7. Recording  Not cds, tapes or vinyl discs, but the earliest type of recording we call writing. What would we be without reading and writing? Illiterate, of course.

Modern life depends on literacy. Without which there’d be no instruction manuals and we’d have to memorize every­thing. Who could memorize how to build a car? It makes passing around recipes easier so we can all eat delicious pies instead of bland celery stalks. Then again, there’d be no diet books to help us trim down from eating all those pies. Not only that, web content would have to be delivered word of mouth door to door. I mean, how could you even write the code?

8. Two plus two equals four  Which means more than basic math, but basically numbers themselves. You can keep track of things easier with numbers than without. Otherwise if you wanted to trade ten fish for three chickens you’d have to say, “I’ll give you a fish, a fish, a fish, a fish, a fish, a fish, a fish, a fish, a fish, and a fish for a chicken, a chicken and a chicken.” Even then, once you got past ten you run out of fingers to keep track of how many times you said fish. Math makes it possible to more easily figure the exchange rate of fish to chickens, soup to nuts, and dollars to donuts.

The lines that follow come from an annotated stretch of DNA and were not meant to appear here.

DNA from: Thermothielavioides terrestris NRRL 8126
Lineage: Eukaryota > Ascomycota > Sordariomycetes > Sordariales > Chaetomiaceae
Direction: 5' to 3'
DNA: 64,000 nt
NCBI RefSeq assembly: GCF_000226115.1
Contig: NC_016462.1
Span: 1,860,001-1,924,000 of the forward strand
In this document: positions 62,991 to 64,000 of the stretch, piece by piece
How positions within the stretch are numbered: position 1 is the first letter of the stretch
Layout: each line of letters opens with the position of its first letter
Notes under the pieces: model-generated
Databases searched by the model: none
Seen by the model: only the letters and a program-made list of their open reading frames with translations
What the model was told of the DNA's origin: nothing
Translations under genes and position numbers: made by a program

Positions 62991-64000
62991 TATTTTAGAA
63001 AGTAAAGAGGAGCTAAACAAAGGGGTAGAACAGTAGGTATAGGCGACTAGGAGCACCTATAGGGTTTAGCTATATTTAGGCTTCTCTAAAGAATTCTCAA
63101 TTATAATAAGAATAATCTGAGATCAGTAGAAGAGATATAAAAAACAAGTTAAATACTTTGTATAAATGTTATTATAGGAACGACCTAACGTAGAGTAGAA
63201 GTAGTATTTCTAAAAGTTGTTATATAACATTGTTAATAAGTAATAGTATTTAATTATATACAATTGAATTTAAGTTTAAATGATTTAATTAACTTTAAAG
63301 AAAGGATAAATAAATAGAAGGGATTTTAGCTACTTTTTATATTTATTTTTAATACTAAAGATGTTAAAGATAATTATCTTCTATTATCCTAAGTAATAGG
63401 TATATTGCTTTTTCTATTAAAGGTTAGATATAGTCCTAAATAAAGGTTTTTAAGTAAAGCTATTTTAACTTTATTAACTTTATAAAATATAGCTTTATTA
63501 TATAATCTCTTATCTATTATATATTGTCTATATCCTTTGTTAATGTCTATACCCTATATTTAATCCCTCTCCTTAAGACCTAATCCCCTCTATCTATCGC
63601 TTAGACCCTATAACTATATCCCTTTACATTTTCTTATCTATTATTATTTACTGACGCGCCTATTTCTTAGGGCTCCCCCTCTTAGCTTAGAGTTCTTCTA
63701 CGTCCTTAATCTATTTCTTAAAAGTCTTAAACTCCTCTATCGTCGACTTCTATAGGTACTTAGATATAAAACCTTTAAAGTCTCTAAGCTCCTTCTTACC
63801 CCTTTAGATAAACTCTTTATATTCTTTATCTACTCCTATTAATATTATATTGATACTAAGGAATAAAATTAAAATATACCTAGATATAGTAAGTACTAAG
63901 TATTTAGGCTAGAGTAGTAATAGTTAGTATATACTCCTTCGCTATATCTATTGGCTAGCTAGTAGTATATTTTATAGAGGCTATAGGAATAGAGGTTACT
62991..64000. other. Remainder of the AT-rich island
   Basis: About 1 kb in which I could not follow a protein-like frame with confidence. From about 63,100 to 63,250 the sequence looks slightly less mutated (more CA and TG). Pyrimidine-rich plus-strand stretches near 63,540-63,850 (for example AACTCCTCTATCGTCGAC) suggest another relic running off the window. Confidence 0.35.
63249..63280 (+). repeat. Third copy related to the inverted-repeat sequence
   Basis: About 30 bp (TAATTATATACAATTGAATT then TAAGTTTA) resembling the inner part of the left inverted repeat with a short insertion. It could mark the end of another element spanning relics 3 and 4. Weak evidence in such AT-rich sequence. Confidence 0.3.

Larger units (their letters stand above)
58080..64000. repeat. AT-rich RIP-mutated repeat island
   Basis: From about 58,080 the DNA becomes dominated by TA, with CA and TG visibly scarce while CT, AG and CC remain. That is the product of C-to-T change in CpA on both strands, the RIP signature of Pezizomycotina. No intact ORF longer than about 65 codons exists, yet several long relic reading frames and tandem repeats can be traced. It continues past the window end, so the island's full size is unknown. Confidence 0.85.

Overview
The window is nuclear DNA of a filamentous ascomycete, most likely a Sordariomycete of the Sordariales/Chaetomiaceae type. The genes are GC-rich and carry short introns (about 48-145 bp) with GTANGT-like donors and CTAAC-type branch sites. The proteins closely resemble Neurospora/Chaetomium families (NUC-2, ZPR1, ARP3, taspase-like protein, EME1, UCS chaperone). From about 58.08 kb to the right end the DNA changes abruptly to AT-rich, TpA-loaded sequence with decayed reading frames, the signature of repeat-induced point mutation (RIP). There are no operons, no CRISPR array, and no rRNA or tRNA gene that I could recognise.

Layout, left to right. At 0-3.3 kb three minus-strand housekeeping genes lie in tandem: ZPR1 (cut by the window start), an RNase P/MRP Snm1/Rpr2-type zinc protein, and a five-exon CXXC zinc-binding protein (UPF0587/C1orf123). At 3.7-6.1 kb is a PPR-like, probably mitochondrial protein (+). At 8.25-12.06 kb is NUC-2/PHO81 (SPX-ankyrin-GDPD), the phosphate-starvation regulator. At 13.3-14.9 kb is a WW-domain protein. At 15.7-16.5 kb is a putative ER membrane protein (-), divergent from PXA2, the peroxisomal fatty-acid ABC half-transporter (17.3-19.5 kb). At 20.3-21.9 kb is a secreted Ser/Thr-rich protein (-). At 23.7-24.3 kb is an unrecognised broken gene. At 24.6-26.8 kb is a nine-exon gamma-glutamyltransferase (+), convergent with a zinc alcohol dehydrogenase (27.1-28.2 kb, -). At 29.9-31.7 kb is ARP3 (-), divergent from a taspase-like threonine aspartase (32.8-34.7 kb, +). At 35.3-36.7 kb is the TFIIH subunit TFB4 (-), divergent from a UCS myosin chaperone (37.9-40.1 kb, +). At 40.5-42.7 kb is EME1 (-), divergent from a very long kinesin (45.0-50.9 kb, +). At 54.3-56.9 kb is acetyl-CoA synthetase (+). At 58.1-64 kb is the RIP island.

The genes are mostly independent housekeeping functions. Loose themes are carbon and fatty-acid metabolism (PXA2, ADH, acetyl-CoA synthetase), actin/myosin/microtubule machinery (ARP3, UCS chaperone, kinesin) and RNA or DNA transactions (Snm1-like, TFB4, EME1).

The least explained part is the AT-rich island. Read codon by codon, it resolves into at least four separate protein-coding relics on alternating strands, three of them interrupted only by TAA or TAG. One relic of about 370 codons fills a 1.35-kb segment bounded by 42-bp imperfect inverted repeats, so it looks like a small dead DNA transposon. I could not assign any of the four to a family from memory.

9. Metal discs  If you’d really rather not break rocks or pro­cess food yourself you can buy them or pay somebody to do the work for you. For that we have little metal discs called coins, also known as money. This beats toting around all the fish and chickens you’d need to buy a car. Besides, fish stink after three days while coins remain fresh as a daisy for lengthy periods.

If you’re a rich venture capitalist you can even pay folks to invent new things. They might not be great inventions, but they could make you more money, an already great inven­tion. While money can’t buy you love or happiness, neither will poverty.

10. Imaginary metal discs  If you don’t have any money, you can still buy things with the promise of money which we call credit. In that case you don’t have to carry little metal discs around. Though you will have to carry debt.

Basically, debt is promised money which represents chickens counted before they hatch. Credit was invented by bankers a long time ago so buyer’s agents could travel light. Though if you’ve read the news lately, you know they really haven’t worked out all the bugs yet. The problem with imaginary money is some folks let their imagin­ations run away with them.

Whether these are the ten greatest inventions, or can actually be classified as inventions, I suppose is debatable. Be that as it may, despite how modern and clever we may be, how many of us could come up with something as earth shaking as any of them?

Better Than Sliced Bread